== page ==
I love how the broth is naturally thickened by the vegetables that are soft cooked so they ever so slightly disintegrate into the sauce. Flavour, flavour, flavour!
What to serve with Vegetable Tagine
For a traditional experience, serve with couscous. I’ve put the post up separately as it’s a handy and quick no-cook side dish for many dishes, not just Morrocan or Middle Eastern food.
With all the flavours going on in the tagine, a plain couscous would be just fine, but I’m not one to say no to a sprinkling of fresh herbs, or dried fruit and nuts!
- Standalone – just a big bowl of this like a really chunky, hearty stew
- Any rice (white, brown, basmati, lemon flavoured would also be lovely)
- Cauliflower rice (for a very big satisfying low-carb, low calorie meal!)
- Homemade or store bought flatbreads for dunking
I’ve also added a dollop of yogurt, a nice and cooling, creamy touch that compliments the rich combination of spices nicely. A sprinkle of slightly predictable coriander/cilantro and a pinch of cayenne pepper for a dusting of extra spice. Because, well, why not? 😇 – Nagi x
Watch how to make it
Tagine spice mix:
- 1 tbsp cardamom powder
- 1 tbsp coriander powder
- 1 tbsp cumin powder
- 1 1/2 tsp ground fennel seeds / fennel powder
- 1 tsp cayenne (omit for non-spicy)
- 2 tsp turmeric
- 1/4 tsp ground cloves
- 1/4 tsp ground ginger
Tagine (Note 1):
- 5 tbsp olive oil
- 1/2 red onion sliced; (sub any type of onion)
- 1 garlic clove , finely minced
- 800g/1.6lb butternut pumpkin / squash (1/2 a small), peeled, cut into 2.5cm / 1" cubes
- 1 small eggplant , cut into 2.5cm / 1/2″ cubes
- 1/2 cauliflower head , small, cut into bite size florets
- 1 capsicum / bell pepper , cut into 2.5cm / 1" pieces (red or yellow)
- 2 tomatoes , seeds removed, cut into 1cm / 1/3″ dice
- 3 1/2 cups water
- 2 tsp salt
- 1/2 tsp black pepper
- 400g/ 14oz canned chickpeas , drained
- 200g / 60z green beans , cut into 3.5cm / 1.5" pieces (~2 cups cut)
- Zest of 1 lemon
- 2 tbsp lemon juice
Garnishes / for serving:
- 1/2 cup slivered almonds , toasted
- 1/4 cup coriander / cilantro , roughly chopped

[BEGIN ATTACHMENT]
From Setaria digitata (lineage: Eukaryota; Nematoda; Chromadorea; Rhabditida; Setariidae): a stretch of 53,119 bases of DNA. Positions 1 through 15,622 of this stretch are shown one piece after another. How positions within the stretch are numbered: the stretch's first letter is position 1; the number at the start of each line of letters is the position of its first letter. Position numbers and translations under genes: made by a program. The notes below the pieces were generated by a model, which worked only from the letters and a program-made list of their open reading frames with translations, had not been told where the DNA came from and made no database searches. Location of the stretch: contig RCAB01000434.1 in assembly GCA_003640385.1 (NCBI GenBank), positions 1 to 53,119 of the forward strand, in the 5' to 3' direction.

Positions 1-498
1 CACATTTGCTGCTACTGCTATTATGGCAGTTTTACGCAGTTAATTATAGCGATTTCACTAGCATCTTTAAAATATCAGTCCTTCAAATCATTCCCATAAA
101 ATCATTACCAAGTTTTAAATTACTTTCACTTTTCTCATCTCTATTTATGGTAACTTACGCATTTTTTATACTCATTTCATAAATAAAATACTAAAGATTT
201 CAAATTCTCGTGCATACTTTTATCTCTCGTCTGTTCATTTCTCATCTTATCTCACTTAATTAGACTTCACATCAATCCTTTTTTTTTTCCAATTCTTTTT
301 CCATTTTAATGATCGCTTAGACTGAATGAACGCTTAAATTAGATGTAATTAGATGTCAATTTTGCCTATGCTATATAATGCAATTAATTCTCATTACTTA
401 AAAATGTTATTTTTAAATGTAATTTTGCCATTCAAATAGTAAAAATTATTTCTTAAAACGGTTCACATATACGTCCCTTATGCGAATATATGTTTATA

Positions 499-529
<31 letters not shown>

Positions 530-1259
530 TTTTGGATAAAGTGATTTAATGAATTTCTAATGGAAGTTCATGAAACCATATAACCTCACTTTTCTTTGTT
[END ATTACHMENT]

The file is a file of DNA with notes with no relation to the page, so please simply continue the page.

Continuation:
- Plain yogurt
- Pinch of paprika or cayenne pepper
- Combine Tagine Spice Mix ingredients.
- Preheat oven to 180°C/350°F.
- Heat 1 tbsp oil in a large, heavy-based pot over medium high heat. Add garlic and onion, cook until onion is wilted (~ 1 1/2 minutes), then remove to a large bowl. Scrape out any remaining garlic bits from pan (so they don't burn).
- Add pumpkin / squash and cook, stirring, for 3 minutes or until lightly golden on most sides. Remove to same bowl.
- Add 2 tbsp olive oil. Cook eggplant for 3 minutes until tinged with gold on most sides, remove to same bowl.
- Add 1 tbsp oil if pot is looking dry. Add capsicum and cauliflower, cook for 2 minutes until the cauliflower is a bit golden on the edges. Remove into bowl.
- Add tomato and cook for 1 minute. Add Spice Mix, stir for 1 minute.
- Add all vegetables back to pot. Add water (it should just about cover the vegetables, they will sink), salt and pepper. Stir, bring to simmer on stove, then transfer to oven for 30 minutes. (Alternatively simmer on low stove, but stir gently otherwise veg may breakdown too much.)
- Remove from oven, add beans and chickpeas. Simmer for 15 minutes uncovered on stove on medium-low to cook the beans and reduce the sauce.
- Stir through lemon juice and zest. The idea here is that some of the veg (butternut, cauliflower) breaks down a bit to slightly thicken the sauce. It also gets thicker left overnight.
- For a traditional experience, serve over couscous. Otherwise, try white, brown, or basmati rice, or quinoa. Or, serve just as is like a chunky stew. For a low-carb option try cauliflower rice! I like to top mine with a dollop of yogurt, a sprinkle of almonds, coriander/cilantro and a pinch of paprika or cayenne.
Life of Dozer
Really doesn’t like his daily post-beach showers. Kind of ironic, isn’t it, that he spent the last hour swimming?